One of the defining images circulated on social media during the recent flood crisis has impressed Taree RSL Sub-branch vice president Darcy Elbourne.
As flood water submerged Fotheringham Park and low lying areas of Victoria Street, the lone solider statue at the front of the Taree War Memorial was photographed manning his post.
"We've just come through a one in 100 year flood and this lone soldier stood fast the whole time," Darcy exclaimed.
"The height of the flood came up to his breast pocket.
"It was incredible to see the footage of this soldier steadfast in the rain manning his post at the memorial in Taree."
The memorial was built in 1925 on the corner of Manning Street and Victoria Street, away from the Manning River and any major threat of flooding.
"It would have seen the 1929 flood but it was well out of reach," Darcy said.
"Due to the change in traffic conditions and how Taree was progressing, it was decided to move the memorial clock down to its present location in Fotheringham Park (in 1966)."
Away from his role with the Sub-branch, Darcy has a close connection with the memorial and park.
After moving from Tinonee, Darcy's grandfather lived near Mill Creek, now known today as Fotheringham Park.
It was incredible to see the footage of this soldier steadfast in the rain manning his post at the memorial in Taree.- Darcy Elbourne
"Dad remembered when they moved to town and the floods would come," Darcy said.
The war memorial boasts four plaques which signify those from the Manning Valley who served in World War I.
Unfortunately, there's a glaring error when it comes to the Elbourne family.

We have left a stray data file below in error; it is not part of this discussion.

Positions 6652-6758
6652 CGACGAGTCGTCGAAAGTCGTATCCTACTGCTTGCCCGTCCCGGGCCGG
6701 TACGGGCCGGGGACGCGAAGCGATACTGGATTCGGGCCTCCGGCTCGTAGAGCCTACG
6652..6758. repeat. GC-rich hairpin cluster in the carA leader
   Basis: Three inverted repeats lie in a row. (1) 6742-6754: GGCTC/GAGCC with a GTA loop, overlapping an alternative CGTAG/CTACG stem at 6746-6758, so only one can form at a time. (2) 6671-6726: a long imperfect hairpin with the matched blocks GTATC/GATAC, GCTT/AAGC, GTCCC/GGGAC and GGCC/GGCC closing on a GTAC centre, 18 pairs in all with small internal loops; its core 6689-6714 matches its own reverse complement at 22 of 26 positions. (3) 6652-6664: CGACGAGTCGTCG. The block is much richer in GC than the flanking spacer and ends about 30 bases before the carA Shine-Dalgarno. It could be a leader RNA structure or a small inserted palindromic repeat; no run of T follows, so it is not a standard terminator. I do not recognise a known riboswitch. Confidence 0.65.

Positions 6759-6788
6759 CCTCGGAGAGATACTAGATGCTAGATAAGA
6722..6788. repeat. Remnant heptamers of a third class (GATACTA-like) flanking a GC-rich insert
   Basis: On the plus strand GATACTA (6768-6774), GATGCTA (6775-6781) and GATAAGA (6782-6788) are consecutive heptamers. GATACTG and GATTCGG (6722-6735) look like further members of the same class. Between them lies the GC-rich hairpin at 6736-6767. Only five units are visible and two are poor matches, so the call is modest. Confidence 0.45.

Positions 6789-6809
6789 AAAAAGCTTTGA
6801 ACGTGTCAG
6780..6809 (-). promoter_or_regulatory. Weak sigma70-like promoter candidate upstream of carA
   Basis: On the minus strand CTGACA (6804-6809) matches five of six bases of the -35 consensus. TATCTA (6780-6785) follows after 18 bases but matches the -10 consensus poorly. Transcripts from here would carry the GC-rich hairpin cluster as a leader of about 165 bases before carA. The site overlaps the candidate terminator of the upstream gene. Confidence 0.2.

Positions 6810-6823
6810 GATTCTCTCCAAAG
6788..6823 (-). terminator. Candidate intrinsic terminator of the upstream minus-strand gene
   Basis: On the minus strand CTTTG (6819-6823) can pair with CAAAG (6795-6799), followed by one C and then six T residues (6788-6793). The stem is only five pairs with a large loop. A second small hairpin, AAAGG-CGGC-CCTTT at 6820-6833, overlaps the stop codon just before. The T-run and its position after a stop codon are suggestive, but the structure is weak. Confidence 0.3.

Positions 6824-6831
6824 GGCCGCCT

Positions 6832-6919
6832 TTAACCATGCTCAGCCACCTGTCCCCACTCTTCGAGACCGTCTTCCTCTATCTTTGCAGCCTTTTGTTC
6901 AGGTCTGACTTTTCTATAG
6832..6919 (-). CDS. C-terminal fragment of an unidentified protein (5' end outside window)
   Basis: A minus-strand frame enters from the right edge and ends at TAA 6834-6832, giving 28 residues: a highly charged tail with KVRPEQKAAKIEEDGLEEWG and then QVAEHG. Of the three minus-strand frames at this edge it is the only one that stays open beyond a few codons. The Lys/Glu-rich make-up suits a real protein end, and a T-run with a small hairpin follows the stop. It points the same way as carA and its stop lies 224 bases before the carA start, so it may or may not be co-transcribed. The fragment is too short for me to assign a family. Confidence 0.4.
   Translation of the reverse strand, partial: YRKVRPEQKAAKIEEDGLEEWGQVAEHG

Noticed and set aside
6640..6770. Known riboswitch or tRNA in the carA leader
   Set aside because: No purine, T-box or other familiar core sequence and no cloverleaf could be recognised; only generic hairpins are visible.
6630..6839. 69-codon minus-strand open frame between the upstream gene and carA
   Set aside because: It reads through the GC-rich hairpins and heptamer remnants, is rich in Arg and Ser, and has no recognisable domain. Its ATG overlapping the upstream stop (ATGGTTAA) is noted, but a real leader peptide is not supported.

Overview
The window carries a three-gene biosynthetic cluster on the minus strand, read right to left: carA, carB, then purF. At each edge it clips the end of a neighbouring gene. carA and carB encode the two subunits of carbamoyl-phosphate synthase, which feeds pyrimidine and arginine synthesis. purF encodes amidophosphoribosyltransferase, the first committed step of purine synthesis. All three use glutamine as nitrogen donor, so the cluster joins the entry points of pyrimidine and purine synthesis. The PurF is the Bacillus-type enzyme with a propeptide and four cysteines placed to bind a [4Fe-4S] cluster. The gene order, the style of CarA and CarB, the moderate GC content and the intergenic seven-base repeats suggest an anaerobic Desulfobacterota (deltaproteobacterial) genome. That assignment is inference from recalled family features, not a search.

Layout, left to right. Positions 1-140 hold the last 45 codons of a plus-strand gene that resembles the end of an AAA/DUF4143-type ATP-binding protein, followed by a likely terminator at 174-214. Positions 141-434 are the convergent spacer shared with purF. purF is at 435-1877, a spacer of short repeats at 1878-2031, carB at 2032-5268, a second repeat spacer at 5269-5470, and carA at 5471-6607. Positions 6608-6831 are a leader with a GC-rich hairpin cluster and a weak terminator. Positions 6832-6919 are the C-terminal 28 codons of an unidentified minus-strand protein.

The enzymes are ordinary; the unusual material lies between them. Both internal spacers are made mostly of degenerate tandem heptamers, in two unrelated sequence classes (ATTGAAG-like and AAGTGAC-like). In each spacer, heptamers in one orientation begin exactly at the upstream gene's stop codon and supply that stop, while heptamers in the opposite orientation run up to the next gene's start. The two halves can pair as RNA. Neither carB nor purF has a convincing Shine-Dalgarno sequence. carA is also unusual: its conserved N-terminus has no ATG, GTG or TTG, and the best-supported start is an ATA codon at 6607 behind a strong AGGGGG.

The plaque on the front of the memorial bares the names of soldiers killed in the war.
One of the names reads 'A. Elbourne' for Albert George Elbourne, Darcy's grandfather.
"My grandfather was only wounded," Darcy said.
"Even though he lost his jaw, he was repatriated back to Australia and lived a full life."
Albert's younger brother, Arthur Douglas Elbourne, was killed in the war just after his 21st birthday.
His name appears with those who served, survived and returned home.
"This mistake was made and never rectified but it shows the close connection I have with the memorial," Darcy said.
Meanwhile, the soldier statue won't be alone for much longer.
The installation of a replacement statue on the other side of the memorial started this week.
More on this to come.
Our journalists work hard to provide local, up-to-date news to the community. This is how you can continue to access our trusted content:
Make sure you are signed up for our breaking and regular headlines newsletters
Follow us on Twitter
Follow us on Instagram: @manningrivertimes
Follow us on Google News
Sign up for our newsletter to stay up to date.